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Jordan urges US not to recognise Jerusalem as Israel capital Jerusalem: Opposition to mooted Trump Israel announcement grows
(about 3 hours later)
Jordan's foreign minister has warned the US of "dangerous consequences" if it recognises Jerusalem as the capital of Israel. Opposition is growing in the Arab world to an expected announcement by Donald Trump that the US will recognise Jerusalem as the capital of Israel.
Ayman Safadi said he had told US Secretary of State Rex Tillerson such a declaration would trigger great anger in the Arab and Muslim world. Reports say the president will make the statement this week but will further delay acting on a campaign pledge to move the US embassy to the city.
Speculation is mounting that President Donald Trump will announce the move soon, fulfilling an election pledge. The head of the Arab League, Jordan and the Palestinian president have warned of the consequences of a declaration.
Jared Kushner, Mr Trump's son-in-law, said no decision had yet been made. The city's fate is one of the thorniest issues between Israel and the Arabs.
In a tweet, Mr Safadi said: "Spoke with #US Secretary of State Tillerson on dangerous consequences of recognising Jerusalem as capital of Israel. Such a decision would trigger anger across #Arab #Muslim worlds, fuel tension & jeopardise peace efforts." A deadline for Donald Trump to sign a waiver delaying the relocation of the US embassy from Tel Aviv to Jerusalem expires on Monday.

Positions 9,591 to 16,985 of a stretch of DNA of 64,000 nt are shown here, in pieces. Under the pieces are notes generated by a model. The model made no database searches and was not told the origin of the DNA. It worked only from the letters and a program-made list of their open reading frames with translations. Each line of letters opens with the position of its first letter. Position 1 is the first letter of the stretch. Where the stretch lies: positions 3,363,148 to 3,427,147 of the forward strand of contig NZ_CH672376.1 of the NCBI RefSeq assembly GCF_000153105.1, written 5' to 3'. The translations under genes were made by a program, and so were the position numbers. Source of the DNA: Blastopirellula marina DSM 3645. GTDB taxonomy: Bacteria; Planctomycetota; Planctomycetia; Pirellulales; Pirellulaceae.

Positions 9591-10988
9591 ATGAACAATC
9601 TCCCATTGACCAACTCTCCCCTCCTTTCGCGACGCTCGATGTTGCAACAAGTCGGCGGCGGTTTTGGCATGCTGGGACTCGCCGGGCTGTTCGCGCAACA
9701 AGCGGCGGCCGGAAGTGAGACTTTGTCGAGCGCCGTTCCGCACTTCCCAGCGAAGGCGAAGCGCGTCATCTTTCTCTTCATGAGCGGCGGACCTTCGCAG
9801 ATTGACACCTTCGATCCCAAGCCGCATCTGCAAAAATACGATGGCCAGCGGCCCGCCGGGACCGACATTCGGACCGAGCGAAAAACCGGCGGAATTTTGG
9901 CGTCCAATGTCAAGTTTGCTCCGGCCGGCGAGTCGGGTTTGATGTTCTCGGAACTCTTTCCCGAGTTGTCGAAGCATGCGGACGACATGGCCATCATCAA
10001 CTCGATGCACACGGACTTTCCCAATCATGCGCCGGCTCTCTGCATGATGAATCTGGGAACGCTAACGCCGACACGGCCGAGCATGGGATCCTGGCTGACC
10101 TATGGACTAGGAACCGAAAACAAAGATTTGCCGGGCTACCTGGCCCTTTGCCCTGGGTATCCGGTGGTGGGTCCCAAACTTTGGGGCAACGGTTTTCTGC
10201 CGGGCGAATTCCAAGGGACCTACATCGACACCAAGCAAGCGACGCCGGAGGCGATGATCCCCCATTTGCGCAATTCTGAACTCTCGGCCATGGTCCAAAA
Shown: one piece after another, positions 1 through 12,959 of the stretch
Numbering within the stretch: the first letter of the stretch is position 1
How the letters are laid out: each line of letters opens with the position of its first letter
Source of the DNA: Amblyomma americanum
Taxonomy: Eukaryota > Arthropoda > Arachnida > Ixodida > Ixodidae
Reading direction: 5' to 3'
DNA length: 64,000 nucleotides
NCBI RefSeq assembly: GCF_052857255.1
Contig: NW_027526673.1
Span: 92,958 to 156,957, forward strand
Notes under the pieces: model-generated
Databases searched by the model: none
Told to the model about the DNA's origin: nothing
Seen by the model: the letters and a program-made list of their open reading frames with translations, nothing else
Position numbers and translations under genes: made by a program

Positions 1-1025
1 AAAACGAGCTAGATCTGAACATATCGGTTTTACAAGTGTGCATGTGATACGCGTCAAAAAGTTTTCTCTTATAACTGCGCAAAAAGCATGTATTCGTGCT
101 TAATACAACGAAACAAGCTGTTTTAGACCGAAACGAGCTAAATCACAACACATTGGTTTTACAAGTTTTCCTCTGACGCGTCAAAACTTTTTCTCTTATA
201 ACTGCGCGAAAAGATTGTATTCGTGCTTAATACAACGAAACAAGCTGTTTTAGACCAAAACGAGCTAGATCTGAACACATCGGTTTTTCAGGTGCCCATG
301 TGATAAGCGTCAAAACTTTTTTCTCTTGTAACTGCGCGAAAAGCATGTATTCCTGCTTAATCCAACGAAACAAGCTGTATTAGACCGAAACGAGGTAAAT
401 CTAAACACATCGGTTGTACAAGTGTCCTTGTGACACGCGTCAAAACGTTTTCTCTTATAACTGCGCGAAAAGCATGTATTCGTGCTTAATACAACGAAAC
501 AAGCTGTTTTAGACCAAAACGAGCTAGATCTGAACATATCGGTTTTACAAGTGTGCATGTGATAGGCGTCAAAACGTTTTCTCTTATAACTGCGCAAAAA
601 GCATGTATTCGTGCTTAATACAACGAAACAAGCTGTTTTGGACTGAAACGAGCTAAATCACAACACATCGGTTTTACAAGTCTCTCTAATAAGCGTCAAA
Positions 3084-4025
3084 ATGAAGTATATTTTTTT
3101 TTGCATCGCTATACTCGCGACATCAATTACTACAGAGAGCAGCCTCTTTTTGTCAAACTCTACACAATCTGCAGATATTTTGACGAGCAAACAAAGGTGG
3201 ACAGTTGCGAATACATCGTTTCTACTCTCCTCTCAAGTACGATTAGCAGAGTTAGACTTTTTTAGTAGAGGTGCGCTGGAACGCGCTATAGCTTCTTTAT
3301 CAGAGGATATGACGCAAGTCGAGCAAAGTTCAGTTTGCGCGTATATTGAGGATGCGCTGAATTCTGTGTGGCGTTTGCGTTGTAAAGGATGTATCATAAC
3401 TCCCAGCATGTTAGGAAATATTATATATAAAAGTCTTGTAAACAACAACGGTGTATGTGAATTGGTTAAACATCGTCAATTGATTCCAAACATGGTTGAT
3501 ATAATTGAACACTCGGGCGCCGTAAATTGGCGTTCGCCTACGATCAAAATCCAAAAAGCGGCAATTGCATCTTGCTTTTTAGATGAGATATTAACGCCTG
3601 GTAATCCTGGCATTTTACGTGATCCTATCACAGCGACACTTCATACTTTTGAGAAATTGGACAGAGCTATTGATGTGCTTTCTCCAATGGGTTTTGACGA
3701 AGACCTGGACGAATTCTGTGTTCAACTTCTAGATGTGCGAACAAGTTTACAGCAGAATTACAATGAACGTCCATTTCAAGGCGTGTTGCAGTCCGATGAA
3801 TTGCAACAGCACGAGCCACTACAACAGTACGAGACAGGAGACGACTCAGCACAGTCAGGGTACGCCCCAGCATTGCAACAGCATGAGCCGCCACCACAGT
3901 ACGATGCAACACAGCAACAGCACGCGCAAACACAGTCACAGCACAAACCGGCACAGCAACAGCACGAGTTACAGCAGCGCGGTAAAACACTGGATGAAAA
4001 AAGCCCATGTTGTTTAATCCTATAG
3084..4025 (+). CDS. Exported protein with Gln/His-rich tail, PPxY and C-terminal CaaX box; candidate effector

There was no public response from the US State Department. Every president, including Mr Trump, has signed the waiver every six months since US Congress passed an act in 1995 calling for the embassy to be moved.
Palestinian President Mahmoud Abbas is trying to rally international support to persuade Mr Trump not to make the announcement. Mr Trump repeatedly pledged during his election campaign to move the embassy, and while he has said it was still his intention, he has not yet done so.
His office said he made phone calls on Sunday to world leaders including French President Emmanuel Macron and Turkish President Recep Tayyip Erdogan. There are signs however he will make a statement on Wednesday announcing Washington's recognition of Jerusalem as the capital of Israel while holding off moving the embassy.
He wanted to "explain the dangers of any decision to move the [US] embassy to Jerusalem or recognise (Jerusalem) as Israel's capital", Mr Abbas's adviser Majdi al-Khalidi told the AFP news agency. What's so contentious about the move?
Palestinian leaders have previously warned the move would threaten a two-state solution. The status of Jerusalem goes to the heart of Israel's conflict with the Palestinians, who are backed by the rest of the Arab and wider Islamic world.
Israel has occupied East Jerusalem since the 1967 Middle East war. It annexed the area in 1980 and sees it as its exclusive domain. The city is home to key religious sites sacred to Judaism, Islam and Christianity, especially in East Jerusalem.